I loved refining my skills as a furniture maker, hand turning each piece on the lathe and smoking them

The dining room features a wall cut-out, allowing a view through to the sunken, Seventies-inspired living space. All the living spaces are configured around a central courtyard garden, where even the garden store has been hand-hewn by Sanderson.

As a child, watching his father build boats, cars and even planes from scratch for fun, Sanderson developed a deep sense of self-reliance and a love of DIY. “My dad even built another house in the back garden,” he says. “Dad’s philosophy was if he couldn’t buy something he wanted, he would just source the parts and crack on.”

What it cost

Shell build: £600,000

Internal fitout: between £150,000 and £200,000

In lockdown Sanderson invested in his dream piece of kit: a lathe. In an onsite workshop, he spent hundreds of hours experimenting with making his own furniture, culminating in a home filled with bespoke, handcrafted pieces from tables and chairs to sofas and even a black kitchen island.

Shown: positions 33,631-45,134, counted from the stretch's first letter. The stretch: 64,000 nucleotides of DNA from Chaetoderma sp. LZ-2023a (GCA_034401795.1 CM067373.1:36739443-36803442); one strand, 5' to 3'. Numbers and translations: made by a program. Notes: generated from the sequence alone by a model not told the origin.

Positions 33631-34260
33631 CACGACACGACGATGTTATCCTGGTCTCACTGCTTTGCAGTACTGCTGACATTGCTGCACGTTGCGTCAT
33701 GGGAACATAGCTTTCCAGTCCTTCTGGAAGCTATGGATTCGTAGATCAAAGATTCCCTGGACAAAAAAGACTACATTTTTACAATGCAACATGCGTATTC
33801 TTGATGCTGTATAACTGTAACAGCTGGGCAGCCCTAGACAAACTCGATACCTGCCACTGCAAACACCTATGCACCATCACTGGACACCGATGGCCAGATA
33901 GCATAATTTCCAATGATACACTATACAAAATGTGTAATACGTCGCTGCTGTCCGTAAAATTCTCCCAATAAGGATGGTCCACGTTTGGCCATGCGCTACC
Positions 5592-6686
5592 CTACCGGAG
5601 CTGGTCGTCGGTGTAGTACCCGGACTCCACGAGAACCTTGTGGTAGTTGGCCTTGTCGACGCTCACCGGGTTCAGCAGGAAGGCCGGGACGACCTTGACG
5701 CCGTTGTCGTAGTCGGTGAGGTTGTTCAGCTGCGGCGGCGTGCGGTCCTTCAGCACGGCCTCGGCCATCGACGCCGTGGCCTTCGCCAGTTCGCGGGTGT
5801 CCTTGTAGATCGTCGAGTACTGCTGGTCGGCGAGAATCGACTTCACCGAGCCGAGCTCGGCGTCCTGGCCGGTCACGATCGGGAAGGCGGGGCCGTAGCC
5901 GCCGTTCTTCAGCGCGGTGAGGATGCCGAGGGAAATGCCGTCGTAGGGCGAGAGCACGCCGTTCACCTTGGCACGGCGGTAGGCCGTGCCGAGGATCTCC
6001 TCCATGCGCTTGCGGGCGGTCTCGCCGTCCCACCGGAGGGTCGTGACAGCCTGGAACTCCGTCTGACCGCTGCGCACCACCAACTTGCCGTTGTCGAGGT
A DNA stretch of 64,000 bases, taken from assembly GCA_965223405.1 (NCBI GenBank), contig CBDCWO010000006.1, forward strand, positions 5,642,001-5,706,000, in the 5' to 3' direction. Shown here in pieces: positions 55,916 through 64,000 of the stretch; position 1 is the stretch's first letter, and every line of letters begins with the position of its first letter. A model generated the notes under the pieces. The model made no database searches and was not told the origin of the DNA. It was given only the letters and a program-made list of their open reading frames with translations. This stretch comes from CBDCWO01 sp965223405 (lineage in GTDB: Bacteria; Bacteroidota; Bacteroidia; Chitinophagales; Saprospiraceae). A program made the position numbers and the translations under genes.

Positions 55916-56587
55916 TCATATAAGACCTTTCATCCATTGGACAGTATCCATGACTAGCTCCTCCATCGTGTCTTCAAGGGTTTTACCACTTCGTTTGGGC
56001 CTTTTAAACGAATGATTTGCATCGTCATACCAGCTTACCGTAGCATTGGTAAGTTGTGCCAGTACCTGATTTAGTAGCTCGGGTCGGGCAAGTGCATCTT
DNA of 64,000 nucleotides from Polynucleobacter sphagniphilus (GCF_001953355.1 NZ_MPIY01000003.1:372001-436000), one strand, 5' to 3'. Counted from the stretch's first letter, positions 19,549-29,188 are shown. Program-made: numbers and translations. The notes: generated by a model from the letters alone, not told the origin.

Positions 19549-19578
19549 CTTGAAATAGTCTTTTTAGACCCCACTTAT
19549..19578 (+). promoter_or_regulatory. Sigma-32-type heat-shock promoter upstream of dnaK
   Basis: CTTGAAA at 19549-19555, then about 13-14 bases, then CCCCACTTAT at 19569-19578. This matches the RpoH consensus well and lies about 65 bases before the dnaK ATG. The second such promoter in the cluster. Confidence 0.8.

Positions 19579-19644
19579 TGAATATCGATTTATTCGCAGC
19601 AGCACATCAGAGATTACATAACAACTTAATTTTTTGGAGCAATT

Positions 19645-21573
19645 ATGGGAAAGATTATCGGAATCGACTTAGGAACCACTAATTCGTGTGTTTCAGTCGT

“I absolutely loved refining my skills as a cabinet and furniture maker, hand turning each piece on the lathe, and then smoking them,” says Sanderson. “My favourite pieces are the sofas and chairs in the living space.” He even sourced raw Japanese denim to cover them. “It was incredibly satisfying.”

The dining room features a wall cut-out, allowing a view through to the sunken, Seventies-inspired living space

/ The Modern House

A green urban retreat

It’s these unique touches that put the home into a league of its own. Building from scratch was also great opportunity to utilise the arc of the sun — not just to define how the building was to be used throughout the day, but also for solar gain. The dark brick and large south-facing windows to the main elevation create natural passive heating, significantly reducing energy costs. The same applies to the zinc cladding that wraps around the lower floors.